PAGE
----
You should consider the scope and nature of the
information to be disclosed to calculate an entitlement to payment
under an earn-out – and then document it.
Earn-outs are often used where there is uncertainty about the
performance of a target business post-completion, and a buyer
(particularly one which may not have the expertise to run the
business) wants to give one or more sellers, who will remain with
the business, an incentive to achieve certain results. Given their
role, how an earn-out is calculated is very important - the
earn-out provisions should be sufficiently detailed to avoid
The problem is that, even if an implied term regarding earn-out
information might seem appropriate, it can be very difficult to
imply that term into a contract, especially if the contract is
detailed and a result of extensive negotiations – as parties
recently discovered in the Federal Court (Barnes v Forty Two
International Pty Limited  FCAFC 152).
Earn-outs and the licence fee
Mr Barnes and Mr Hawksley agreed to sell shares in Forty Two
(and a related company) to BlueFreeway Ltd. The purchase price was
payable in tranches, including two payments calculated by reference
to earnings before interest and tax (EBIT) targets for the sale
companies for nominated financial years. Mr Barnes and Mr Hawksley
were to remain directors of Forty Two after completion and the sale
documentation contained detailed provisions regarding the
calculation of the EBIT results and the reporting of financial
information by the sellers and BlueFreeway in this respect.
After completion, Mr Barnes and Mr Hawksley negotiated a licence
for Forty Two which resulted in it receiving a significant fee from
a third party licensee. This had a positive effect on EBIT and so
would increase the payments to be made to Mr Barnes and Mr Hawksley
under the sale. The licensee struggled to obtain funding to pay the
licence fee, so Mr Barnes and Mr Hawksley helped procure the
necessary financing by personally guaranteeing a loan.
Mr Barnes and Mr Hawksley then decided to leave the business and
received payments based on Forty Two's EBIT (which included the
receipt of the licence fee).
The dispute turns into litigation
At trial, BlueFreeway successfully argued that the failure of Mr
Barnes and Mr Hawksley to disclose their role in assisting with the
funding of the licence fee breached an implied term of that
agreement. The implied term was that Mr Barnes and Mr Hawksley
would disclose to BlueFreeway "all information known to them
which might become relevant to the [EBIT] calculation".
BlueFreeway also successfully argued that it had lost an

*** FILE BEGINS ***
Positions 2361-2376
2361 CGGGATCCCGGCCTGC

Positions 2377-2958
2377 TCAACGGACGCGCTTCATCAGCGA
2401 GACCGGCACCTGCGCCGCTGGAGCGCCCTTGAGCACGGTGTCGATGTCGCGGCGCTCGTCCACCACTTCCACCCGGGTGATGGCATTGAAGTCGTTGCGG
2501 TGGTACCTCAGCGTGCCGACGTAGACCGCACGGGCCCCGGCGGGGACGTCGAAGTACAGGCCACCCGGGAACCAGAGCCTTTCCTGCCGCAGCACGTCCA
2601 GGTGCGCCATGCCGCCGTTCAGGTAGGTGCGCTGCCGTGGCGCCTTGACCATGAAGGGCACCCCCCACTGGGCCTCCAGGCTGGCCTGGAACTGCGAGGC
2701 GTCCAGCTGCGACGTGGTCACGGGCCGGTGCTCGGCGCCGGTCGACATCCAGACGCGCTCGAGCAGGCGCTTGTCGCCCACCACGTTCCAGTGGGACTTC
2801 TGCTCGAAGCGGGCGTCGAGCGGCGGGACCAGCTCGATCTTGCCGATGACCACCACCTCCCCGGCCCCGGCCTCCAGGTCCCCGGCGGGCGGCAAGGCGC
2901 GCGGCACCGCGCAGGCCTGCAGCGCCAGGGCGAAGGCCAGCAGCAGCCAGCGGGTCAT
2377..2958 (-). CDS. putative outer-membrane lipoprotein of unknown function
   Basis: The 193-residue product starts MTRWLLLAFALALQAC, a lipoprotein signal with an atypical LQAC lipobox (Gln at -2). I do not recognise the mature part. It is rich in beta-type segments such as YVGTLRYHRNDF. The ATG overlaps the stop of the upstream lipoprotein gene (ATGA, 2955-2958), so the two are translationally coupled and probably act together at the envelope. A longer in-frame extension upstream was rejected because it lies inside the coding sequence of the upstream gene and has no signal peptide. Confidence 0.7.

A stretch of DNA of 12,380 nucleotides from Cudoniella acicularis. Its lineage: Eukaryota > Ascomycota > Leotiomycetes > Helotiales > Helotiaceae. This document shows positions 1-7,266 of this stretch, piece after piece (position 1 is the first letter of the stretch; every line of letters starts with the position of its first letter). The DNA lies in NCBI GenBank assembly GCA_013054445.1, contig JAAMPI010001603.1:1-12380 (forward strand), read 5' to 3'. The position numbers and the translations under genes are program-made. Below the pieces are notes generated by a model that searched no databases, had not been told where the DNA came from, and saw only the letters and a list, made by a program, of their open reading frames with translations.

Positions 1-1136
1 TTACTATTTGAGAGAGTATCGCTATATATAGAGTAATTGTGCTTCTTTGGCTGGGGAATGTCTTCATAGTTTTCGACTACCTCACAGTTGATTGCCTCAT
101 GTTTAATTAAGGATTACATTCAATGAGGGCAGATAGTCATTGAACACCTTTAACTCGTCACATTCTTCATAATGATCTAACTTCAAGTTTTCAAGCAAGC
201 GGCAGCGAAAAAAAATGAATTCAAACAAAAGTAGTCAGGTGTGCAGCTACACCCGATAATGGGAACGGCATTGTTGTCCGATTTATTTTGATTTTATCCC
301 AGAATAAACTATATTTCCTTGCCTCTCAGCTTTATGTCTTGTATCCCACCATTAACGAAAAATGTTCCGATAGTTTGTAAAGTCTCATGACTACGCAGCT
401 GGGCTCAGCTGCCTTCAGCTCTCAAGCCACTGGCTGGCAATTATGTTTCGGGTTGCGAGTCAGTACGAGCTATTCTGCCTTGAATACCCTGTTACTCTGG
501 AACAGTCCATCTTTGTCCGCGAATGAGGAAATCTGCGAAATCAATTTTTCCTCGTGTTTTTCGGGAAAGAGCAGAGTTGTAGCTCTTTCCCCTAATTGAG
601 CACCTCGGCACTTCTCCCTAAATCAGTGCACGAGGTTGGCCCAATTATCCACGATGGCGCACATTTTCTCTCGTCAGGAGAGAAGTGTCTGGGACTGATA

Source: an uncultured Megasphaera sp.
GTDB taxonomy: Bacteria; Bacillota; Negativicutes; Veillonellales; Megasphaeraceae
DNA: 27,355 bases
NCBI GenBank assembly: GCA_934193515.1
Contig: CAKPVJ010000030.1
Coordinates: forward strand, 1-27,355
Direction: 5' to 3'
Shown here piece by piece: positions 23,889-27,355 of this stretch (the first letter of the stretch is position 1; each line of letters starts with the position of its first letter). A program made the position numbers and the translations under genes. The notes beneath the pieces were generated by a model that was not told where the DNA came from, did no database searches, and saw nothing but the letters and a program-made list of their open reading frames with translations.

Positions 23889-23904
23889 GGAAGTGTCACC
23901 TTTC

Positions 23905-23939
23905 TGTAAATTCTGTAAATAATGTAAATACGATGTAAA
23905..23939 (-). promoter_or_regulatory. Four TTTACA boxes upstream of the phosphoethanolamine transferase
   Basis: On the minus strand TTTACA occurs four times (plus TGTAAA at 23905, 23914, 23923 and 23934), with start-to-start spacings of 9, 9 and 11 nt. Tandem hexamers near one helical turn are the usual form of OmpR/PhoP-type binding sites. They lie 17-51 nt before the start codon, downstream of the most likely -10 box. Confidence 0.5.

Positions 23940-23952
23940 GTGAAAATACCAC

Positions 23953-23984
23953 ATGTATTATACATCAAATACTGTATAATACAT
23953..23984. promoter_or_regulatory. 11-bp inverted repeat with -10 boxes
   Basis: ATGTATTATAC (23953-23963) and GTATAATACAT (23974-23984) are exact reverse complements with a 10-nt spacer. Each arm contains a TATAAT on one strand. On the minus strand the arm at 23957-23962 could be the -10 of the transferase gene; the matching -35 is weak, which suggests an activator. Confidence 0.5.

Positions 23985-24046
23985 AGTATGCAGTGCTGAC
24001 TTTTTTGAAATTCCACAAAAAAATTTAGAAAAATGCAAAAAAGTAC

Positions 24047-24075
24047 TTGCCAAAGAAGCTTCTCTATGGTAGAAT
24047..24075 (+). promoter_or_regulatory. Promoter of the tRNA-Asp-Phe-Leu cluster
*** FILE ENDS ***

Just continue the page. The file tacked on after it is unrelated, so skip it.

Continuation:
opportunity to negotiate the exit arrangements with Mr Barnes and
Mr Hawksley with knowledge of their role in procuring the finance
for the licence fee.
The trial judge decided, amongst other things, that the implied
term was necessary, that it filled a gap in the sale documents
regarding the reporting obligations for the EBIT calculation and
that, if the term was proposed in negotiations, it would have been
documented by the parties.
The Full Court disagreed, allowing the appeal from Mr Barnes and
Mr Hawksley. Amongst other things, the Court said that:
the proposed term was not necessary to give business efficacy,
nor was it obvious – the sale agreement contained a number of
detailed provisions that dealt with the provision of financial
information to and from BlueFreeway for the calculation of the
EBIT. Essentially, the sale agreement operated effectively without
the implied term; and
the proposed term was unclear and oppressively broad –
what does information known to the sellers which "might become
relevant" to the calculation of the EBIT actually mean?
Be clear about disclosure obligations
In the case of earn-out provisions where, as was the case here,
the sellers remain with the business after completion and the
exchange of information is critical, parties should consider the
scope and nature of the information required to be disclosed to
calculate an entitlement to payment. A similar comment applies in
relation to other post-completion payments - the scope and nature
of the information used to calculate those payments should also be
appropriately set out.
Parties should expressly document these arrangements in
reasonable detail, and it is particularly important for parties to
be aware that while an implied term may seem appropriate, there is
a high bar to be cleared before any such term will be implied. This
is particularly the case where the relevant contract is detailed
and was the subject of extensive negotiations involving legal
Clayton Utz communications are intended to provide
commentary and general information. They should not be relied upon
as legal advice. Formal legal advice should be sought in particular
transactions or on matters of interest arising from this bulletin.
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